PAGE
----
Lance Dickie / Seattle Times editorial columnist
Nethercutt should be hiking with the state delegation
I listened to most of the vice-presidential debate on the radio, so I did not actually see Dick Cheney bite the head off a chicken.
Fox News, the Republican Party's Al Jazeera, gleefully reported that Vegans for Kucinich were sickened, but the stunt played well with the Smeared Blood and Feathers base of the GOP.
Not quite, but talk about a dismal election year. People say and do just about anything. Real or imagined. Too bad John Edwards lost his dinner on national television. Wimp.
For me the ultimate plunge into the abyss was Rep. George Nethercutt's television ad against Sen. Patty Murray, in which the congressman essentially indicts the state's two-term Democratic senator for treason.
Nethercutt's approval and use of that ad is despicable, and a shameful low point even for a desperate candidate.
Flashing pictures of Osama bin Laden and the rubble of the World Trade Center was meant to bind Murray together with the murderous fanatic.
One can hardly imagine Nethercutt believes that to be true, but he was willing to suspend all decency, propriety and proportion in pursuit of a few grimy votes.
Nethercutt's fumbling, last-minute attempt to reinvent a Wild Sky Wilderness Act makes me wonder if he could convince anyone in his party to pass the butter.
The original bill to create a 106,000-acre wilderness in the North Cascades near Index, Gold Bar and Skykomish was the product of three years of careful work by Rep. Rick Larsen, a Lake Stevens Democrat, and Murray. They crafted compromise language and attracted bipartisan support in the community, from regional and state leaders, and Washington's congressional delegation. It was a triumph of consultation.
Nethercutt's flawed bill ran aground in the House Committee on Natural Resources. He even tried to invent a hokey new wilderness designation.
Tuesday, The Times published commentary by committee chair Richard W. Pombo, R-Calif., who tried to cover Nethercutt's backside and explain how Nethercutt was not to blame. It read like an embarrassing note from Mom.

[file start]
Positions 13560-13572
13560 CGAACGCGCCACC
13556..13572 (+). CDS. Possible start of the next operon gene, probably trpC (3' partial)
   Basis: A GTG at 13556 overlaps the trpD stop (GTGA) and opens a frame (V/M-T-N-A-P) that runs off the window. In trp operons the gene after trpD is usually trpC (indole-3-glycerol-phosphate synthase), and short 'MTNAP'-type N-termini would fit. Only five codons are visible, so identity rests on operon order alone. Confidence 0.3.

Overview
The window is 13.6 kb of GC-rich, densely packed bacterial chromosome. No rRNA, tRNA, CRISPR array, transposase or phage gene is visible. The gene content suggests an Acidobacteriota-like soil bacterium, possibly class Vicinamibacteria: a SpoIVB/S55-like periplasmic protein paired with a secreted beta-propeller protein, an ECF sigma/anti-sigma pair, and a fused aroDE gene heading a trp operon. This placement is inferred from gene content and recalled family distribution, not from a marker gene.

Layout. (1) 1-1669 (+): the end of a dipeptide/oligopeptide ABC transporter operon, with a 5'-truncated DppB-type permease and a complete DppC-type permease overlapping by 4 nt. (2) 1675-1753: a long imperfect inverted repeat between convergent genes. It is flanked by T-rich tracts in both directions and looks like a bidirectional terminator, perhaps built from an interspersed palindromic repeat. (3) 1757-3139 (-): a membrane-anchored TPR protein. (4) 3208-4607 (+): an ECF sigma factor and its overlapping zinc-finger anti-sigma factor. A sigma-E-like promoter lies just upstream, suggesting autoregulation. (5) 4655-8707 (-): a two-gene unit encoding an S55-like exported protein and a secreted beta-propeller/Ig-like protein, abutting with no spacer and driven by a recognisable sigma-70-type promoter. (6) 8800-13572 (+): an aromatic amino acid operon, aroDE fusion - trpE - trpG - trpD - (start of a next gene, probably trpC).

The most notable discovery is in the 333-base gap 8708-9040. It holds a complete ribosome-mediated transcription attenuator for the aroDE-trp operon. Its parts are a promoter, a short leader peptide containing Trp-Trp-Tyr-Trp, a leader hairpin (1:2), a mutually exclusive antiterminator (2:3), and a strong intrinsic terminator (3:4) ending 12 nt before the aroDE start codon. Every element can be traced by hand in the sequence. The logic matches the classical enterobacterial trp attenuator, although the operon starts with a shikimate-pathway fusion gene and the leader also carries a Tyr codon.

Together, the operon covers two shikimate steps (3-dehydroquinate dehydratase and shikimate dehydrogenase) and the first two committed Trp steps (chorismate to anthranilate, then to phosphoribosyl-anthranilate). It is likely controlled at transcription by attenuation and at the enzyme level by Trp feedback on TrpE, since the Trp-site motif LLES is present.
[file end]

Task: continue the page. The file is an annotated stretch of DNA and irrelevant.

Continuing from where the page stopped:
Pombo's committee did pass new wilderness legislation pushed by New Mexico and Nevada delegations that hung together. As with Wild Sky, Nevada's bill included bits of land deemed less than pristine by wilderness foes, who use purity as an excuse to say no.
But once through Pombo's committee, two of three deleted areas in Nevada were added back as the unified state delegation desired.
Contrast Nethercutt's failure to deliver with the results and influence of Republican Rep. Jennifer Dunn. She joined with Democratic Sen. Maria Cantwell to secure an 800-acre expansion of Mount Rainier Park. Each worked her respective turf.
Here was how Cantwell reacted this week after President Bush signed their legislation:
"The expansion of Mount Rainier is the capstone to Congresswoman Dunn's impressive career in public service that will be enjoyed by her constituents for years to come."
Likewise on Wild Sky, Dunn was a constructive force and Larsen responded to her concerns.
Wild Sky will get a second chance in a lame-duck session after the November election. That is the prediction of Mark Rey, undersecretary for natural resources and the environment in the Agriculture Department. He was in the state Tuesday to give the Jamestown S'Klallam tribe an award for wetlands restoration.
After a career around Capitol Hill as a senior administration official, Senate staffer and timber-industry lobbyist, he knows the territory.
He'd earlier testified the president would sign the Larsen-Murray Wild Sky legislation if it got through Congress. He still expects some version of a bill this session.
Rey argues that Pombo is making an issue of wilderness standards because fewer truly pristine acres remain, and more land destined for future wilderness debates will be touched by human activity — roads, logging, etc.
Wild Sky is an odd template for a newfound fussiness. All of the land for Wild Sky is in Larsen's district. He and Murray vetted the bill with virtually anyone who had an opinion or a gripe. A 103,000-acre compromise version was nipped and tucked with Nethercutt's staff.
The bill exists. All that is missing is Nethercutt's willingness to support his delegation.
For years, he did not care about Wild Sky, now he is in the way and making it up as he goes along.
Lance Dickie's column appears regularly on editorial pages of The Times. His e-mail address is email@example.com. Look for more of his thoughts on the STOP blog, our editorial online journal at www.seattletimes.com/stop
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